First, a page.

The new bonds will secure foreign currency and expand the financial solutions available to Egypt's private sector, the cabinet said in a statement on Thursday.
"The IFC will help Egypt by securing foreign currency in the equivalent of the EGP bonds issued. The goal of such investments will be for development assistance," banking expert Mohamed El-Beih told Ahram Online.
Since its inception, the IFC has invested a total of $7 billion in Egypt, and $3.2 billion since 2018.
El-Beih explained that debt instruments issued in local currency will be easier for the Egyptian government to repay, compared to those issued in foreign currency.
The Egyptian government issues debt instruments primarily to fund its budget deficit. Egypt's budget deficit accounted for six percent of its GDP in the fiscal year 2022/2023, according to Minster of Finance Mohamed Maait.
The country's debt-to-GDP ratio was estimated at 95.6 percent for FY2022/2023. GDP stood at EGP 9.8 trillion ($318.23 billion) that year.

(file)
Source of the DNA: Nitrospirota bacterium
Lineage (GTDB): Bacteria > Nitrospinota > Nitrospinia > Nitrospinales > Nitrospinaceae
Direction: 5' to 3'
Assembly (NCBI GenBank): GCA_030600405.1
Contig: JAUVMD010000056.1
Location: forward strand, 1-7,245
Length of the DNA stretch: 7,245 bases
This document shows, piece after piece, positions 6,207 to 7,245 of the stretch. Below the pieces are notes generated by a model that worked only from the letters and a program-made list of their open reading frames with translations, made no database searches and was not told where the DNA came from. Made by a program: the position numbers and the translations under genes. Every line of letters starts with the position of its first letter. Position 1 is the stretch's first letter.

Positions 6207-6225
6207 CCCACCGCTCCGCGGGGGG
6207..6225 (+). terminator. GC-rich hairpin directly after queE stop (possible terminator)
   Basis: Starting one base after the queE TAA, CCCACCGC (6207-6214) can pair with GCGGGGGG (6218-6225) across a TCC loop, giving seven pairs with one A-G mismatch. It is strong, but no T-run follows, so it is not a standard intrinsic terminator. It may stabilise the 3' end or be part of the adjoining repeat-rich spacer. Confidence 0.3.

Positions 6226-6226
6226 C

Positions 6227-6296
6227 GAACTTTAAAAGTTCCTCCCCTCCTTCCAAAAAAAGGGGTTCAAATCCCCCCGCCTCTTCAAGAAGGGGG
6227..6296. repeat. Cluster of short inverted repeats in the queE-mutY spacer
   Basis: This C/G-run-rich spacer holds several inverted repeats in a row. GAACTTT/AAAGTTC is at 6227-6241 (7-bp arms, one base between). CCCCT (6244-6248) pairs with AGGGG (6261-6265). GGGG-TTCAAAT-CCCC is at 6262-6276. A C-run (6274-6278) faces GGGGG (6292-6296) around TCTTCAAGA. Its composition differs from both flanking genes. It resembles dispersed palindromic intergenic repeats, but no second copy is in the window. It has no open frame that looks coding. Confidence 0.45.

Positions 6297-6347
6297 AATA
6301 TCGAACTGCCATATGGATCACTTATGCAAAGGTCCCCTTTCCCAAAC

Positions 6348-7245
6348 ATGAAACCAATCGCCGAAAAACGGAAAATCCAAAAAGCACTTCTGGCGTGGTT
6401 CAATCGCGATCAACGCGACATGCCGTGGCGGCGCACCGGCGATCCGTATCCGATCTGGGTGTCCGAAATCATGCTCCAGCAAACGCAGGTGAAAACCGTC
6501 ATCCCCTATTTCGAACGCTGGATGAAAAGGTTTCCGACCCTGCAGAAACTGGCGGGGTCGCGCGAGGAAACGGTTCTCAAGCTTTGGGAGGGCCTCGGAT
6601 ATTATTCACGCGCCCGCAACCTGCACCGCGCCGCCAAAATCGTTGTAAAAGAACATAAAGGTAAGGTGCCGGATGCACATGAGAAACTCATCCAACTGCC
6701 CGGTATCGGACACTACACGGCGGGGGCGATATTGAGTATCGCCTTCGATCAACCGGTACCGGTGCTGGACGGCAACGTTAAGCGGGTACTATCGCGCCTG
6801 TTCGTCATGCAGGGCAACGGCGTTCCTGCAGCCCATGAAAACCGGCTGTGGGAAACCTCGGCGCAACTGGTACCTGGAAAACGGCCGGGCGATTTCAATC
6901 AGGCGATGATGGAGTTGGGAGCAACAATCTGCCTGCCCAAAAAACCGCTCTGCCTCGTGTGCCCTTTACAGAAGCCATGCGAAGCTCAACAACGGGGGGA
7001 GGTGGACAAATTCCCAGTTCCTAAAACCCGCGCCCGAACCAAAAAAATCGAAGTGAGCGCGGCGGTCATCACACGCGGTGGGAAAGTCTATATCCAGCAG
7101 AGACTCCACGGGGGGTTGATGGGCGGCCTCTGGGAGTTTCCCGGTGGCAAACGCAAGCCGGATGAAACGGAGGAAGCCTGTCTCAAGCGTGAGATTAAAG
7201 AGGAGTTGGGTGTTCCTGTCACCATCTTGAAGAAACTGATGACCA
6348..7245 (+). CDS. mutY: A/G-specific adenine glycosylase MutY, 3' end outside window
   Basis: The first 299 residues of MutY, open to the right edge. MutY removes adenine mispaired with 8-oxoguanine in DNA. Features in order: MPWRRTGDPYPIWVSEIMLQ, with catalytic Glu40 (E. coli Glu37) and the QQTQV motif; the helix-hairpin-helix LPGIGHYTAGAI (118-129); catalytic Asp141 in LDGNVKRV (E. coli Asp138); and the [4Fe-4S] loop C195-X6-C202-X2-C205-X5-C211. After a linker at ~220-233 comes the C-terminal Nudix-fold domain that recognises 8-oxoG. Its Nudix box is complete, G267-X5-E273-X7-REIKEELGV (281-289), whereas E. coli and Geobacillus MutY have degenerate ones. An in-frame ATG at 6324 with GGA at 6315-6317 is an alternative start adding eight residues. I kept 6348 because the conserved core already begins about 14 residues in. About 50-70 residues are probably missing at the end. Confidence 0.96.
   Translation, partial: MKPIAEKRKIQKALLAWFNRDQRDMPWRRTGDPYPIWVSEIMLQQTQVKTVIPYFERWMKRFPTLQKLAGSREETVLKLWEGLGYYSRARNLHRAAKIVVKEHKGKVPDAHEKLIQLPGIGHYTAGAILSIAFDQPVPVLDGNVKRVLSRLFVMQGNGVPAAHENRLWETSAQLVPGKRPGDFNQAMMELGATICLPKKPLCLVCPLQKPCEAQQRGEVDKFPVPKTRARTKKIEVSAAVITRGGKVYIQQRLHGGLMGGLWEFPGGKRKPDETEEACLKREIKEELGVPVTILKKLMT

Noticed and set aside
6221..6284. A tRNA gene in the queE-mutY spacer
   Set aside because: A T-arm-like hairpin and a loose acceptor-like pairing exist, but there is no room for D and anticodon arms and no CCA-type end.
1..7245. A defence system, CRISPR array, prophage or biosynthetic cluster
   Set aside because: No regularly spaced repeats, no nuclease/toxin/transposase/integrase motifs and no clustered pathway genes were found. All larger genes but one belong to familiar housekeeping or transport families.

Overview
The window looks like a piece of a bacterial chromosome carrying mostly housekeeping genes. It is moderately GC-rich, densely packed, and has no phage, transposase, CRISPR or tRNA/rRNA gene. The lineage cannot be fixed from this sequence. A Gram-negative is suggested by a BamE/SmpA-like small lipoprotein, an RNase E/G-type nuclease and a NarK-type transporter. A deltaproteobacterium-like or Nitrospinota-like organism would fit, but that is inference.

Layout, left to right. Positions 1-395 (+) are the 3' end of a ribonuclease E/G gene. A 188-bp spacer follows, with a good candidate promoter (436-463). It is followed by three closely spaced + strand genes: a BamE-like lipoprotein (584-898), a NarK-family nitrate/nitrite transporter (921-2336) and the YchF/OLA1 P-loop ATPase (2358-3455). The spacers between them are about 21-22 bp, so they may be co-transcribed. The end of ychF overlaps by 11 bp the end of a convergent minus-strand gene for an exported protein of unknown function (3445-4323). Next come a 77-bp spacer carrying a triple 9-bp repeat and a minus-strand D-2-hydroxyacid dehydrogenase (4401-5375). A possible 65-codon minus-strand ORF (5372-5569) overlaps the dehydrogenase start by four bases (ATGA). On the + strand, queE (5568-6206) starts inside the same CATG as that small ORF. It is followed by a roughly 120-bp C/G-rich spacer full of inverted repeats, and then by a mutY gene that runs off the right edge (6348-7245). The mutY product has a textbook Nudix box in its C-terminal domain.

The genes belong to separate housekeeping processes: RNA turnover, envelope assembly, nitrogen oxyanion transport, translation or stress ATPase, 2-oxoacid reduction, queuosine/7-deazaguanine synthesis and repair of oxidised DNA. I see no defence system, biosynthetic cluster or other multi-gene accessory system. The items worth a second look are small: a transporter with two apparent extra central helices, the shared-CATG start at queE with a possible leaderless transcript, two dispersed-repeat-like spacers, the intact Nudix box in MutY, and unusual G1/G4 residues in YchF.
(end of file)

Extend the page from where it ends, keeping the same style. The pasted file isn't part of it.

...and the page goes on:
The government has increased its budget deficit estimate to 6.9 percent of GDP for FY2023/2024, which started on 1 July.
According to the latest data released by the CBE, Egypt’s external debt rose by 4.8 percent to $165.3 billion in the third quarter (Q3) of FY2022/2023, compared to $157.8 billion in the same quarter the previous year.
Egypt is coping with a local shortage of US dollar liquidity and a financing gap estimated at $17 billion through 2026.
The country has been increasing efforts to fulfil its commitments to the IMF under the Extended Fund Facility (EFF) loan programme, approved in December 2022. Among these commitments is offering 32 state-owned companies to strategic investors.
The IFC signed an agreement with Egypt in June to provide advisory services for the country's privatization programme.